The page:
NASA has announced its plans to invest $67 million towards an advanced electric propulsion project, in the hopes of increasing fuel efficiency in space flight.
Aerojet Rocketdyne, Inc. was awarded the Advanced Electric Propulsion System contract. NASA has tasked the company to develop a propulsion system that can perform better than the chemical propulsion system being used today. This electric propulsion system utilizes Hall thrusters, and is said to be at least 10 times more fuel efficient, with twice as much thrust capability than current systems NASA is using.
A Hall thruster is an electric propulsion technology that produces thrust by trapping electrons in a magnetic field, then ionizing and accelerating a noble gas, generally xenon. Other propellants are krypton, argon, iodine, bismuth, magnesium and zinc.
While Hall thrusters produce less thrust compared to rocket engines, Hall thrusters provide more efficient fuel economy.
This means a spacecraft has a bigger carrying capacity and more maneuvering room while in space.
NASA’s first ion electric propulsion thruster was successfully created at the Glenn Research Center during the 1950s. It was first tested in space with Glenn’s Space Electric Rocket Test 1 in 1964.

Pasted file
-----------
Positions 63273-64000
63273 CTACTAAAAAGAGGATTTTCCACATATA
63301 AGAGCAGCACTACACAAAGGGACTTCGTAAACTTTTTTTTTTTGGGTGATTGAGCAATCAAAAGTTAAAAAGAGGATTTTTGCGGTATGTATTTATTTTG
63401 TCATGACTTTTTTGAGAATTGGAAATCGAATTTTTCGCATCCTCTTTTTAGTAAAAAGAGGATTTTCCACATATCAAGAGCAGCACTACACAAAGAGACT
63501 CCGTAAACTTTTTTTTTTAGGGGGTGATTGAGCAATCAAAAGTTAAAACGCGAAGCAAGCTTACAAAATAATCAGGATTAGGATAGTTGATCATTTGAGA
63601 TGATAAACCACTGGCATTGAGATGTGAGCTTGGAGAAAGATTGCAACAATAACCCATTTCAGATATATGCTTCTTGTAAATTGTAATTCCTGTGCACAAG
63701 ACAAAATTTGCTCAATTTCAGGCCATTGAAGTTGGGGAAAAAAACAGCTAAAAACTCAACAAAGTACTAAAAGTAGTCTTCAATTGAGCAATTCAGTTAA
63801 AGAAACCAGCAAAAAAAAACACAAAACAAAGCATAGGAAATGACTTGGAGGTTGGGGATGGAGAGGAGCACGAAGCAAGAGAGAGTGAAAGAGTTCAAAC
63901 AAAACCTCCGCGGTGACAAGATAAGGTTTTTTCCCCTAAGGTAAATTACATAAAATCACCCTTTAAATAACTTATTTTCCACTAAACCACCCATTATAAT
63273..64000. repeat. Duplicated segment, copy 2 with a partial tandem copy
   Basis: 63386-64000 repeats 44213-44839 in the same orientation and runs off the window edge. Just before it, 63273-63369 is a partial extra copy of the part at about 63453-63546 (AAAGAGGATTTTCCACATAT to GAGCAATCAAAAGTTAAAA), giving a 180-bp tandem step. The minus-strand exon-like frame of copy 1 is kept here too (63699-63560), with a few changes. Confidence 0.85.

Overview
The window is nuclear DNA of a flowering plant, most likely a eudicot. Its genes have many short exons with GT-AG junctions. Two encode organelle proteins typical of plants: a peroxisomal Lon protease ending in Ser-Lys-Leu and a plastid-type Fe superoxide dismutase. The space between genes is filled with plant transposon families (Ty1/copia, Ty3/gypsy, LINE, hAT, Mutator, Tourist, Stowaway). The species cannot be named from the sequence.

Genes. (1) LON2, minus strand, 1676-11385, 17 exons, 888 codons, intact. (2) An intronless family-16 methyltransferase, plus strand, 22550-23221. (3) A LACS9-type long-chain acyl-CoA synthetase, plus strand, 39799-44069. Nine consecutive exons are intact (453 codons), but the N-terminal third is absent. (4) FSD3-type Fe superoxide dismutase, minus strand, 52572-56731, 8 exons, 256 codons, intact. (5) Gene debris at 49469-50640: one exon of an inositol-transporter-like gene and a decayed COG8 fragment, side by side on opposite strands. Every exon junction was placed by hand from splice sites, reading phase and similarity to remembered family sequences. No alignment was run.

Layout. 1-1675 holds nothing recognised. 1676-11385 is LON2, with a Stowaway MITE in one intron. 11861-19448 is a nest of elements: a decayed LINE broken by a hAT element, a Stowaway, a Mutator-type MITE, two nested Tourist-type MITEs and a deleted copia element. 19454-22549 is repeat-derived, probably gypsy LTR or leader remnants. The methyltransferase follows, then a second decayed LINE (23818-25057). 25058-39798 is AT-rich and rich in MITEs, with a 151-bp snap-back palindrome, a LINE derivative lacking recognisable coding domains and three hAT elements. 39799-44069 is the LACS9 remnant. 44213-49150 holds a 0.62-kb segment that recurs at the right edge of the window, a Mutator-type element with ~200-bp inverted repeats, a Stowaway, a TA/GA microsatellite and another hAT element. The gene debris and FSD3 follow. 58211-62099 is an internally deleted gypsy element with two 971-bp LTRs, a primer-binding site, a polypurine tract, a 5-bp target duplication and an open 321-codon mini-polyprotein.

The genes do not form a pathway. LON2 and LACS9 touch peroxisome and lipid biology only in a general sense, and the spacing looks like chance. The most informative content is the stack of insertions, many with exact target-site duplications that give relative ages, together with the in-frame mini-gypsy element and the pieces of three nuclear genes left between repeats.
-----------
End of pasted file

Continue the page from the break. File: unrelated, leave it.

Engineers from Glenn and the Jet Propulsion Laboratory have developed a Hall thruster with more power, designed in a vacuum chamber here on Earth to simulate space. This new propulsion system was then tested in space in 2015 on board the USAF X-37B. The most recent use of this system was during NASA’s Dawn mission to the giant asteroids Vesta and Ceres.
NASA has been relying more on solar electric propulsion for longer missions, and deeper exploration of more destinations in space. NASA hopes that this Advanced Electric Propulsion System can enable more space missions for longer periods, missions to Mars and perhaps in 2020, push an asteroid to orbit around the moon.